Why They Stay: A Look into Why Three Title I Educators Taught Longer than the Five-Year Average



Journal Title

Journal ISSN

Volume Title



Background: This study explored teacher retention rates within different Title I schools and why certain teachers stayed in the profession longer than the current five-year career average. Several studies have been completed on why teachers leave the field of education, and Ingersoll and Smith (2003) attribute some of the difficulties to low salary, student discipline problems, lack of administrative support, and low student motivation. While many prior studies have focused on the reasoning and factors as to why teachers are leaving, conversely, this study used a qualitative approach to determine and understand teachers’ perspectives on factors that influence their retention within the education field for more than five years, specifically within a Title I school in a southwest city in Texas. Purpose: The purpose of this study was to gain a better understanding of why teachers at Title I schools stay for more than five years. This study sought to answer the following research question: What is the teachers’ perception as to what factors, both internal and external; motivate educators to continue teaching longer than the typical five-year span within a Title I school? Method: The case study approach was employed to examine the perceptions of the three teachers. The study took place within one large Texas public school district, which contained many Title I schools. Critical case sampling was employed and the participants were chosen based on particular criteria from a social network of peers. After the chosen participants agreed to the study, the initial interviews took place. The live audio-based Zoom interviews were recorded in their entirety, and the responses were immediately transcribed. Each interview lasted approximately one hour. A maximum of two follow-up interviews and to allow for member-checking was also conducted, as needed. The in-depth interviews allowed the participants to be questioned using broad, open-ended questions. Upon interview completion, the data collected were transcribed, coded, and analyzed to determine if there were common factors, motivators, attributes, or common themes that directly influenced why educators continue employment within a Title I school for more than five years. The information was taken and presented as the key findings for this study. Results: The results showed that the teachers were motivated by three major elements. These factors included: being motivated by their students and knowing that they have a great impact on their lives and are making a difference, an internal drive to continue within the profession, and being led by administration who maintained open communication and a positive work environment. The participants all agreed that ultimately, the motivation to remain in teaching was due to these major themes, and if one or more of these factors was negatively impacted or shown, it can seriously influence a teacher’s decision to exit the profession no matter what year they are within their career. Additional findings revealed the teachers perceptions that there is a need for several improvements to be made within the profession regarding strategies that can be put into place to retain a higher population of effective teachers. Conclusion: This study uncovered themes that have been attributed to educators who have found success longer than the average five-year term. Through looking at and considering the perspectives of teachers who have already found continued success within Title I school teaching, this study serves as a basis for insight on the retention topic. The information provided may offer insight to educational leaders and teachers themselves on potential strategies, motivations, and attributes that foster higher retention rates. However, more research should be conducted on the positive aspect of the teacher retention issue in the future, and on a much larger scale in order for more teacher voices to be heard and taken into account.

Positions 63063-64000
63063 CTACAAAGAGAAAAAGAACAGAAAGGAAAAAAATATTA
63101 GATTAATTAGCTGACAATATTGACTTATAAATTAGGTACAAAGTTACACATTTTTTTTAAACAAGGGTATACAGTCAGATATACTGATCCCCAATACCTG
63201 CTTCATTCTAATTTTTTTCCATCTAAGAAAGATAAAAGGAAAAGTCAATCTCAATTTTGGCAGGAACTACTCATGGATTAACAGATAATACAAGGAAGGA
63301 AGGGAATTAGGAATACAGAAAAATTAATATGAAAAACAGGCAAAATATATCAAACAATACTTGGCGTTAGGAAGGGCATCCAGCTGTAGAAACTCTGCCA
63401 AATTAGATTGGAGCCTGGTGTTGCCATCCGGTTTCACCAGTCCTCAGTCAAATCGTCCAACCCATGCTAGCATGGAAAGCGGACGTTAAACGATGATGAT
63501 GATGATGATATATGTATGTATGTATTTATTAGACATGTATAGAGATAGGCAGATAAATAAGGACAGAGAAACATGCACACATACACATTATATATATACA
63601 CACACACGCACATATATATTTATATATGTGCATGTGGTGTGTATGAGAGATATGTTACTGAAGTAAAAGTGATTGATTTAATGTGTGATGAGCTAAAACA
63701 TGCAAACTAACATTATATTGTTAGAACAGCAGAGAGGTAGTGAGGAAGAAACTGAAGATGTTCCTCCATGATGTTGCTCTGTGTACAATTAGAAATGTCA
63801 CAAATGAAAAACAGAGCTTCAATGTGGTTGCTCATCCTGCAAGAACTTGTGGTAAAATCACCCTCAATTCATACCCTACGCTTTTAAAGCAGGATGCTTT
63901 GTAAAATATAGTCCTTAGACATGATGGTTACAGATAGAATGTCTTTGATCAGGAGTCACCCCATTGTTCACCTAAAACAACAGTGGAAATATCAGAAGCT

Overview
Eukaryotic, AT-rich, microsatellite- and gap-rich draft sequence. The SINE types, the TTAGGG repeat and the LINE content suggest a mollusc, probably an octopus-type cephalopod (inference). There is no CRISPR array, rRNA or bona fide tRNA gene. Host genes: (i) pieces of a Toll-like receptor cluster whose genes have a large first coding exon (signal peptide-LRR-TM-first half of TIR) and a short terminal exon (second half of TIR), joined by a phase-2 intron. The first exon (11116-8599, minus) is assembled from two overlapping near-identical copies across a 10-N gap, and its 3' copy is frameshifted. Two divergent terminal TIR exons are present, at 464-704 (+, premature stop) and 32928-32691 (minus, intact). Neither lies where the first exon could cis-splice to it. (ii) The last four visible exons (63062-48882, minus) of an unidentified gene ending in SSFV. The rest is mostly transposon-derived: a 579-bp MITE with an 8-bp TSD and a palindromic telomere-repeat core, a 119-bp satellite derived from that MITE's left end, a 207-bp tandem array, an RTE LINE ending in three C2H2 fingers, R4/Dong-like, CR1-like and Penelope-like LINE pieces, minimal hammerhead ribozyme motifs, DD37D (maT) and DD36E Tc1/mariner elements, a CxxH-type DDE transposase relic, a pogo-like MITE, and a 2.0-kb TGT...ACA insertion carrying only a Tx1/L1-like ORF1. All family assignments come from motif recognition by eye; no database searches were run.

Teacher retention, Teacher attrition, Teacher job satisfaction